‘Tiryaaq’, in a sense, gives an outlet to all these “aspirations”. At the same time, it transforms into a platform where the women openly reflect on the problems that afflict their everyday lives – be it the lack of basic facilities, especially in terms of proper schools, Primary Health Centres (PHCs), ration shops and Integrated Child Development Service (ICDS) centres in Muslim neighbhourhoods in cities and the rural hamlets, or the social discrimination they are routinely subjected to.

In the film, 12-year-old Rehnuma, who lives in Farrukhabad, which is a mere four kilometers from the high-profile Gandhi constituency of Amethi, relates a chilling tale of discrimination. At a local school in the city, which has an 80 per cent Muslim population, children like her, she says, are treated as “dirty people”. “Our mid-day meal is thrown into our plate from a ‘safe’ distance by the cook, who is a non-Muslim. Even the teacher flings our books at us and teaches from far,” she reveals, questioning innocently, “Hum ko chhoote kyon nahi hain? Kyon kehte hain ki Muslim gande hote hain (Why don’t they come close to us? Why do they say that Muslims are dirty?)”

Apart from accounts of rabid prejudices, there are also anecdotes about empowerment. One such comes from Abida, a woman hailing from Dehradun, Uttarakhand’s state capital. She recalls the time when she couldn’t even imagine stepping out of her home without the ‘burqa’ (veil). Then she linked up with a women’s organisation where she gained awareness regarding her rights and realised the value of freedom. Once she made up her mind to do away with ‘burqa’ she got down to the tough task of convincing her conservative family members. It took some time but Abida has successfully given up the veil.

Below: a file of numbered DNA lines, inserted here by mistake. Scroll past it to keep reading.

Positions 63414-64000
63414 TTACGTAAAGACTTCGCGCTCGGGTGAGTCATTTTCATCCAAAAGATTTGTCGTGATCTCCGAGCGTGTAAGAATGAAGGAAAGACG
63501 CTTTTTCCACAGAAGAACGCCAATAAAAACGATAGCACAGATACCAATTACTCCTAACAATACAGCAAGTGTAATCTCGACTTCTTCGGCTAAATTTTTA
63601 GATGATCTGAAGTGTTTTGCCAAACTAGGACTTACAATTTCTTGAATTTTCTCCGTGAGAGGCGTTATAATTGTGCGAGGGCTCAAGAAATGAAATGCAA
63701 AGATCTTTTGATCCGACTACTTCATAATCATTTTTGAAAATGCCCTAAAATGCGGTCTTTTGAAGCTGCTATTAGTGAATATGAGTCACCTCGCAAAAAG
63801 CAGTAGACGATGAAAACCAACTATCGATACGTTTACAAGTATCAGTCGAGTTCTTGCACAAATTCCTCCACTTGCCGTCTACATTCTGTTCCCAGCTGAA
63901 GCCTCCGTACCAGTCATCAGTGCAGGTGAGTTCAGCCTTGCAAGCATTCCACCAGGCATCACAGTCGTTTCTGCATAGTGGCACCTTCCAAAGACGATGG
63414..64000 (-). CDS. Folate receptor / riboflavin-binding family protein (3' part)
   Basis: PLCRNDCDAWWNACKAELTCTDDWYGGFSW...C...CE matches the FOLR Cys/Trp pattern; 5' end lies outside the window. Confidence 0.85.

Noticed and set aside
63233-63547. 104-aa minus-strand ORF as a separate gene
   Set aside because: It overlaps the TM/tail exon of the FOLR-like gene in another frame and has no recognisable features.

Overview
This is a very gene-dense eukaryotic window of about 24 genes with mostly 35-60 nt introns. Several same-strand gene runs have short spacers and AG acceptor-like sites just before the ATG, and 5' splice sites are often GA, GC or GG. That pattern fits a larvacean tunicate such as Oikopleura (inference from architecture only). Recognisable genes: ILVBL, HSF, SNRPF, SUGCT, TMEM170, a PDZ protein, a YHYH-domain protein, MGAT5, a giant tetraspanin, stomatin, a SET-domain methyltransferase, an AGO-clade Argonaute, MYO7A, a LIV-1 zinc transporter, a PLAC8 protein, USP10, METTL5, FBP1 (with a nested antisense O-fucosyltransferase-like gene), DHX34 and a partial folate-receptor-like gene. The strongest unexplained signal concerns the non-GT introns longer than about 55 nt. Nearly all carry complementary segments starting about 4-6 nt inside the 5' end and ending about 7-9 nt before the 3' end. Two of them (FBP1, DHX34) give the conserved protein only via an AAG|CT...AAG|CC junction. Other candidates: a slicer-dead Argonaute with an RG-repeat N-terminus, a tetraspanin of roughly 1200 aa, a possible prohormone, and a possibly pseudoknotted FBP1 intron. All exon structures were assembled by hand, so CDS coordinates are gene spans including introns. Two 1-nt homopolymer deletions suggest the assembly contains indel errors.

Insightful, poignant, informative and enthusing, ‘Tiryaaq’ is all this and more. And it has become an inspiring narrative thanks to the work that Khan and the Bebaak Collective have put in. Shikha Pandey, a post-graduate Social Communications Media diploma holder and the editor of the film, says, “We shot the film with 10 organisations working in Uttar Pradesh, Gujarat and Maharashtra. At the end of the entire schedule we had one terabyte of raw footage to work with, which included individual stories, accounts about the formation of the collectives/organisations, as well as focus group discussions that had been conducted between community members and field workers. Each conversation raised different issues stemming from their work and the immediate socio-political environment.”

When she started editing the footage Pandey reveals that she consciously tried to keep a few things in mind, “The idea was to highlight the immediate concerns of the women while keeping in mind the larger picture - the long-term struggles of the community. Besides, we wanted to see if we could establish parallels across geography and chronology from the narratives.”

Who has been credited with directing this film? According to Pandey, it’s a group effort. She elaborates, “Everyone concerned with the project has brought pieces of themselves and their politics to it. Basically, the director is one whose vision drives the team to achieve the final goal, but when the vision is collective and is the product of team effort then such a credit terminology is pretty redundant. As far as the ownership of the film is concerned, it belongs to all the groups that are part of Bebaak Collective; it belongs to each woman who has shared her struggles and her dreams.” Incidentally, ‘Tiryaaq’ has an element of animation as well, which has been used to “connect the dots between the various themes and opinions”.

Jahaan and Iqbal conclude, “‘Tiryaaq’ is our way of reaching out to people and enabling them to take a closer look at the world of Muslim women. There is a great need to deliberate on our lived realities, and this is our first step.”

(Women's Feature Service)